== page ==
Carl Boisrond of NPR describes the findings of a new study that looks more closely at the impact on students of having a teacher of the same race.
The overlap in the population between those applying to college and those with a criminal record is bigger than many realize,
The Department of Education’s Office of the Inspector General released a faulty audit of a highly innovative model that complies with both the spirit and letter of the law.
The Supreme Court announced Thursday that it will hear a case involving the agency fees that teachers and other public employees are required to pay to unions even if they choose not to join the unions.
Harvard’s Dan Koretz is just out with a thoughtful, immensely readable book that takes dead aim at test-based accountability.
Here’s what we think our new study means—and doesn’t mean—for both state-led and federal efforts to expand school choice.
In the News: Denver’s Ambitious Home Visit Program Works to Build Bridges Between Parents and Teachers
In Denver, teachers from the Denver Public Schools have visited hundreds of students and their families at home in the weeks since school started.
Why are the unions not more concerned about a new study finding that 28% of district teachers miss more than ten days of school for personal and sick leave?
If civic virtue and a shared commitment to the common good are primary objects of schooling, a strong case can be made that school choice helps, not hinders, that mission
Research shows that racial and ethnic minority students are less likely to be identified for special education than white students when you take other student characteristics into account.
28.3 percent of teachers in traditional public schools miss eleven or more days of school for illness or personal reasons.
More than half of current U.S. college students think it’s OK to shout down a speaker who says offensive things.
There’s a lot of wisdom in Tinkering Toward Utopia and So Much Reform, So Little Change.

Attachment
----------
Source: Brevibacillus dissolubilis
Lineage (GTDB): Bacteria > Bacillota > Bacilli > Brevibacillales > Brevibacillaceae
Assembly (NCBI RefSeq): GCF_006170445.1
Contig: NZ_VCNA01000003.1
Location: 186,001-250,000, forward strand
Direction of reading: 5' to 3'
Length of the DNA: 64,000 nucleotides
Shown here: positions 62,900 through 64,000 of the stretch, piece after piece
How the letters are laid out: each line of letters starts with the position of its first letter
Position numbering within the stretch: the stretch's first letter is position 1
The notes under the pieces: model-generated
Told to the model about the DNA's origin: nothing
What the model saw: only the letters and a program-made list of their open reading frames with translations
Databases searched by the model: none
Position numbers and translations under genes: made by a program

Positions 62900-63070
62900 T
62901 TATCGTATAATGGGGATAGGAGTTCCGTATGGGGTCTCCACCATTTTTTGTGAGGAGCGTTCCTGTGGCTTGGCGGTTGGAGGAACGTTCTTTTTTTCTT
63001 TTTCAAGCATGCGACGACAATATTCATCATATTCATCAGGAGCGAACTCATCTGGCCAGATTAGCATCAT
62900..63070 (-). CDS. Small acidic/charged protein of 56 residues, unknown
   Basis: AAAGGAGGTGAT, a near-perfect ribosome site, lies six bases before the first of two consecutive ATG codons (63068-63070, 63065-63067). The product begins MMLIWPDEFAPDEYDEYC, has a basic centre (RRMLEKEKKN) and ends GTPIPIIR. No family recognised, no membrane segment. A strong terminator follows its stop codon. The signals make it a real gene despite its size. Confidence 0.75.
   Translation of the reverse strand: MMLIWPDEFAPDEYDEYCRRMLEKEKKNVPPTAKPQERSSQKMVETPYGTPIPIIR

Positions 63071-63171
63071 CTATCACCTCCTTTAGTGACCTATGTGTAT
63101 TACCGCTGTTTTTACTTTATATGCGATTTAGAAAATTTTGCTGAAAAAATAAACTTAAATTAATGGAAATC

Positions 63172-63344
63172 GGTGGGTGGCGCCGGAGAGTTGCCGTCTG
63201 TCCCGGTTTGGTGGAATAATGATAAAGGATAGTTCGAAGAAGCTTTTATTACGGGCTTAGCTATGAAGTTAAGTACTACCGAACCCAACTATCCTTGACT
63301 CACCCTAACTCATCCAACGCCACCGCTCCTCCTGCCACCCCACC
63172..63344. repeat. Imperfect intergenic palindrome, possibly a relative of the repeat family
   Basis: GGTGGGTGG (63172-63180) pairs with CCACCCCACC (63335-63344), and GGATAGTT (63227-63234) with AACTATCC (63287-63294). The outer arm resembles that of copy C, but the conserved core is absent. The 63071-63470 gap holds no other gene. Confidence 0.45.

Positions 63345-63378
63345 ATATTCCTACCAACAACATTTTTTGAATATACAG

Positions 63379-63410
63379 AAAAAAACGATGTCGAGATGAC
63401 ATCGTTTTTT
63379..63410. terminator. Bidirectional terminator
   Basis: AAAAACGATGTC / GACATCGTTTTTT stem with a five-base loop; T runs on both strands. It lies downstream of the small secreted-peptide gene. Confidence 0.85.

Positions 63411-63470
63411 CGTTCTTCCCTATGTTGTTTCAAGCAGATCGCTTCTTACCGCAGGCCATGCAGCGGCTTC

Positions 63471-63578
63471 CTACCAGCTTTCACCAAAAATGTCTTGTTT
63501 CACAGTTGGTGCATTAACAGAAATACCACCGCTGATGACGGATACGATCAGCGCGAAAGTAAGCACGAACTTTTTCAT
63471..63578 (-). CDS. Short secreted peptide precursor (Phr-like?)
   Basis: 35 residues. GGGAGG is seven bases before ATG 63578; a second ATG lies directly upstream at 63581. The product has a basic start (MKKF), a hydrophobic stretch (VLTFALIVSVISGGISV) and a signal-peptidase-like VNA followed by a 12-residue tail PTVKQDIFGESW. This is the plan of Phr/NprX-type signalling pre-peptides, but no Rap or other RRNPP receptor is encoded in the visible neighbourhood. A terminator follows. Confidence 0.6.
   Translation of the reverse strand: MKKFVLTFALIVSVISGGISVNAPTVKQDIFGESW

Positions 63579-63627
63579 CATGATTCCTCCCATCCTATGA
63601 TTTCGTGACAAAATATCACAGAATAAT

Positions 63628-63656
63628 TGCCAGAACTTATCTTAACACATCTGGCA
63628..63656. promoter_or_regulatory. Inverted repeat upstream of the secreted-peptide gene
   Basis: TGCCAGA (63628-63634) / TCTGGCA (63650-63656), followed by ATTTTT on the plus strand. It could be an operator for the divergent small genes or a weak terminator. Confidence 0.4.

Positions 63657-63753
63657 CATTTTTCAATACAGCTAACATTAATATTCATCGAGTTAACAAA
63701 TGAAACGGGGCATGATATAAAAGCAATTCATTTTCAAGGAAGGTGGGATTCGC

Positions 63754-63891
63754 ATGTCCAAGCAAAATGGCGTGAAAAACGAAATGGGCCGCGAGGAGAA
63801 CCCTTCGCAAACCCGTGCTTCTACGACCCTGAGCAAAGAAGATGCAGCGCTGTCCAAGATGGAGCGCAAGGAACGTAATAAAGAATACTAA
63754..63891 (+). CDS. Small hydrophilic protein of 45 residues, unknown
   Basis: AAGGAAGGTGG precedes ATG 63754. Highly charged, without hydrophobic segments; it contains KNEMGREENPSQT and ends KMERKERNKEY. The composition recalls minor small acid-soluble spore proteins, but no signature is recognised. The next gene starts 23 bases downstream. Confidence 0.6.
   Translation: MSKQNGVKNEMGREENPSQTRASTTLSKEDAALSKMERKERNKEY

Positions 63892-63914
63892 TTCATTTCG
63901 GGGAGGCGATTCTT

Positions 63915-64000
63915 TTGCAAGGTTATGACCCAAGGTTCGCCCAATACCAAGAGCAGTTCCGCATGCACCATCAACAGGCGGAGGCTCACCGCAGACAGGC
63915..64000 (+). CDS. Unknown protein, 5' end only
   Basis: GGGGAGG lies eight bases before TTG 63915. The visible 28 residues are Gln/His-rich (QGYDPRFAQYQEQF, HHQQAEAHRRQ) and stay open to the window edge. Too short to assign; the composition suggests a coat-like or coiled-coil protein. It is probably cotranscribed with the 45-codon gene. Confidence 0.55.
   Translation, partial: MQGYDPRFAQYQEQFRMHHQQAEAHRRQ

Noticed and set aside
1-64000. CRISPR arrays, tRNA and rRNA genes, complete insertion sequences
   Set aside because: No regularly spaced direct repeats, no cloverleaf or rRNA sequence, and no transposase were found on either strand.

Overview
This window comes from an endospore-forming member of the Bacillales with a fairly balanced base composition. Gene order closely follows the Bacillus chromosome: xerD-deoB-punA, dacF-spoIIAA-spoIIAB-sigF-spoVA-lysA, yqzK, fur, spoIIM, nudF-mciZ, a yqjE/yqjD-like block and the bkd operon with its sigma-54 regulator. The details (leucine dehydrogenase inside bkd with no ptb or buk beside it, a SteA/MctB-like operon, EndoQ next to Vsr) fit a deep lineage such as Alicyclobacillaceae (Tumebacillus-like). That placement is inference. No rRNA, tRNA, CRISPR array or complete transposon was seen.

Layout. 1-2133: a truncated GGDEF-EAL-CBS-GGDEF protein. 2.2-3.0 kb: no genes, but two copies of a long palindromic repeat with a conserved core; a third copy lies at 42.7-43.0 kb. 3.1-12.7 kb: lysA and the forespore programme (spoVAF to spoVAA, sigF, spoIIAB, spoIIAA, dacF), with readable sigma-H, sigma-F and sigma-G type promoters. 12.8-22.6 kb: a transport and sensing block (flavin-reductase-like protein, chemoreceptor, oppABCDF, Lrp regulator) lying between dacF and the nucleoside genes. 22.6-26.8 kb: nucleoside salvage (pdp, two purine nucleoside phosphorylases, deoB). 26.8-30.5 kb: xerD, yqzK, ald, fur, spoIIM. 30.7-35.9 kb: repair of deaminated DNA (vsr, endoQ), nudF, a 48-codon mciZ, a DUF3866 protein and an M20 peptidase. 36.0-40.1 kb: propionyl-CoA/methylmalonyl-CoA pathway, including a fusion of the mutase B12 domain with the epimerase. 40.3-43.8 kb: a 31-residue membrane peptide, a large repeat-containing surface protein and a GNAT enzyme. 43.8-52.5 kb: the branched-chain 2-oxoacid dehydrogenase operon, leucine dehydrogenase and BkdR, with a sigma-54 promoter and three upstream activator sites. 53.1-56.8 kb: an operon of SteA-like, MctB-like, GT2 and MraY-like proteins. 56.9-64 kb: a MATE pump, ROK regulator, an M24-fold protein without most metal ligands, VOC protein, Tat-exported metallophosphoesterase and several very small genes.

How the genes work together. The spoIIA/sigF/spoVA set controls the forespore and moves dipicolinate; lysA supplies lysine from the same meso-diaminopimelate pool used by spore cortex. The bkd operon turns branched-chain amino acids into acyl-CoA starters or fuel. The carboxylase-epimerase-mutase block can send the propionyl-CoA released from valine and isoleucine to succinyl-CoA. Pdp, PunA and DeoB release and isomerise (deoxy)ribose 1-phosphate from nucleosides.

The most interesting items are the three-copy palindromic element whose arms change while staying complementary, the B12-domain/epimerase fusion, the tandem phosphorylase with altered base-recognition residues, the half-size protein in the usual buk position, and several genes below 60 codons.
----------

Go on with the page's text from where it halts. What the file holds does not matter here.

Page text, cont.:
In the News: Innovation Schools Saw Some of the Largest Gains on ISTEP in Indianapolis Public Schools
In Indianapolis, many of the schools that saw the biggest gains in passing rates on state tests were innovation schools, which have been given full autonomy.
Figuring out how to help districts thrive in a high-choice environment is one of the toughest challenges out there.
While there is disagreement over whether the Common Core standards are improving student performance, most states that adopted the standards are still using them.
In 1995, the state of New Jersey took control of the public schools in Newark.
Let’s stop asking urban districts to try to be something they aren’t.
Education Secretary Betsy DeVos will deliver the keynote address at “The Future of School Choice” on September 28, 2017
Are most schools accredited? Is accreditation required? Does accreditation even matter?
An interview with Joel Rose, co-founder and CEO of Teach to One, a venture that helps schools redesign classrooms and curricula to customize teaching and learning.
Like mud bricks made without straw, Maryland’s accountability plan is sure to crumble.
Many students start the academic year with achievement levels lower than where they were at the beginning of summer break.
Jim Ryan, currently dean of the Harvard Graduate School of education and a scholar of law and education, will be U.Va.’s next president.
The hyperbole that greeted the nothingburger of Trump’s budget swamped the chance to discuss whether some federal education spending should be cut.